- as mentioned above, the USPTO has waived the petition fee when the applicant files a reply, if the patent owner or applicant were unable to reply to the Office, due to the coronavirus outbreak; this also applies to owners who abandoned the application because of the outbreak;
- the USPTO doesn’t require original handwritten signatures on documents filed during this period;
- certain deadlines are postponed according to the CARES Act (Aid, Relief, and Economic Security Act); the deadlines are extended by 30 days from the initial date of application;
When it comes to the Federal Courts, the impact of the coronavirus pandemic has been immense. Oral arguments and in-person hearings have been postponed. The courts are active, but the staff is working remotely, if possible. The Supreme Court has also reduced its activity. In order to respect the social distancing guidelines, all federal courts across the country are using videoconferencing tools. Initially, these tools were used when parties were not physically able to be present in the courthouse because of illness or disability – now, these tools are used extensively, if possible.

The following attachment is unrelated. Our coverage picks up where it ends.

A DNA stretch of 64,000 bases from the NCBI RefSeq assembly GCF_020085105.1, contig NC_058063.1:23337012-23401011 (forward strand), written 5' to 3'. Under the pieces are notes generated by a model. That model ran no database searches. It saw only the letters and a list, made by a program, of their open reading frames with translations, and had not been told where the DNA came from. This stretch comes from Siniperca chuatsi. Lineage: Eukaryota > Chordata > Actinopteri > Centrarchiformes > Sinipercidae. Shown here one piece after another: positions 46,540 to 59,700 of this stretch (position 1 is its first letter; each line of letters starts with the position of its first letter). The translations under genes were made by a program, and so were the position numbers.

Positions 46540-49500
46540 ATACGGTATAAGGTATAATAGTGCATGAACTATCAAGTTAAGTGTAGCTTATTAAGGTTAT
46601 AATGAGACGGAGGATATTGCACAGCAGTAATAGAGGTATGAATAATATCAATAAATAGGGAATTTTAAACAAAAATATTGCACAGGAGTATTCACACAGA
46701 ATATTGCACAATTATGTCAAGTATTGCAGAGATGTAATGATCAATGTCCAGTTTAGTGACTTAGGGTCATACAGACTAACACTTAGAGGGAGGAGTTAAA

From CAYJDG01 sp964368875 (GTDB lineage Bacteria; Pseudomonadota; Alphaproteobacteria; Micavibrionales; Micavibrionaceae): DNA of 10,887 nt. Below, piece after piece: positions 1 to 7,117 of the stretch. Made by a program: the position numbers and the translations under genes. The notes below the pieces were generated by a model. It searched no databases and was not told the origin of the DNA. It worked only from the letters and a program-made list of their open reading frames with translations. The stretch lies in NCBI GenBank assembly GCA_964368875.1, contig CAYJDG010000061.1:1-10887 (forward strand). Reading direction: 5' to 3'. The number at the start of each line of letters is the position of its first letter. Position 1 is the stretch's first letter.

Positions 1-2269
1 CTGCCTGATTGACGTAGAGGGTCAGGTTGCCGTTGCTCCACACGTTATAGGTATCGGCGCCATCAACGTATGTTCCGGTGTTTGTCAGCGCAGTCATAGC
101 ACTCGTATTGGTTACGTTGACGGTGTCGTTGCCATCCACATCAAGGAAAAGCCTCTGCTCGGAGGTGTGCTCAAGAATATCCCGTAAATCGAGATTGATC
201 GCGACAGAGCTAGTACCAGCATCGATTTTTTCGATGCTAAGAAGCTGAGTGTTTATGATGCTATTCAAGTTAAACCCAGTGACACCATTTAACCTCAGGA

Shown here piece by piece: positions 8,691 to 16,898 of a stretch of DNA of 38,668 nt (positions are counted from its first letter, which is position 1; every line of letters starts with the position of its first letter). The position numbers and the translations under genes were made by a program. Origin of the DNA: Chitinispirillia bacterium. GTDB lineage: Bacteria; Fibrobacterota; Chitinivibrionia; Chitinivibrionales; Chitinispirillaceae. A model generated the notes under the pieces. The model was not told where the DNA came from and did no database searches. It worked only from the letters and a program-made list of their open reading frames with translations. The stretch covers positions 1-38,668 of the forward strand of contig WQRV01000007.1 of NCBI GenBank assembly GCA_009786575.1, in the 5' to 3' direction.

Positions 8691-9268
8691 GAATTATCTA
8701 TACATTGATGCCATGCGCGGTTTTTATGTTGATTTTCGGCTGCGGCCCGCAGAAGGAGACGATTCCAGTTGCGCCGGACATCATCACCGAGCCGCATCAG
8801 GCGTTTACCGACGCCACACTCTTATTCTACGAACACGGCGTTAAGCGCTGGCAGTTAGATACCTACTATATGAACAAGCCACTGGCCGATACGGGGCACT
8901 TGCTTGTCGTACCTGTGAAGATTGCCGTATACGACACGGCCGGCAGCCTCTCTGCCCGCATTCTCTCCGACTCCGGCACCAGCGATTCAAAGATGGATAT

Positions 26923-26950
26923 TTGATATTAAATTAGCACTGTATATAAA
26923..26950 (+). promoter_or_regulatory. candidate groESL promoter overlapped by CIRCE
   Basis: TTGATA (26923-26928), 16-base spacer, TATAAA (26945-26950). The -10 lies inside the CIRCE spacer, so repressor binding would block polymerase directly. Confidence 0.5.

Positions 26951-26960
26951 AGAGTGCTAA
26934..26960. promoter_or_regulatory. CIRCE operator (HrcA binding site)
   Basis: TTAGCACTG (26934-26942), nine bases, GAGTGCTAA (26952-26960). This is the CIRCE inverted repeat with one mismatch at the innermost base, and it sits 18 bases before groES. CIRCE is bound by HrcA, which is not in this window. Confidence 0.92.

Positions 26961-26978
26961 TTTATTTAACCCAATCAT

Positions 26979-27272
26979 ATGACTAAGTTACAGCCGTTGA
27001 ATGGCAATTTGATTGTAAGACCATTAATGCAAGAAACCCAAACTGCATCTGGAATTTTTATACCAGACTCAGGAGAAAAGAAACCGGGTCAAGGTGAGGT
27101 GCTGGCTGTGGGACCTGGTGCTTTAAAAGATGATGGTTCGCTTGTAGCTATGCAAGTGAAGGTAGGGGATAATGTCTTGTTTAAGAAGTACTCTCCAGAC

However, when compared to other wealthy countries, the United States court system is not very advanced. Countries like Canada, Australia, and the United Kingdom use modern technology regularly in courthouses. Videoconferencing is not universally present in American courthouses and many local courts have limited access to modern tools. The same goes for other people involved in the legal procedures, including clients and attorneys. The reason behind this may be a short excerpt from the Sixth Amendment which states that the defendant has the right “to be confronted with the witness against him”. This excerpt was largely interpreted as having a face-to-face encounter in a courthouse. However, a 1990 Supreme Court decision has ruled that this excerpt does not ban videoconferencing. Still, the court ruled that videoconferencing should only be used when the prosecution argues for it. What’s more, courthouses are not particularly famous for being nimble or adaptive – an attitude that is quickly changing because of the current outbreak.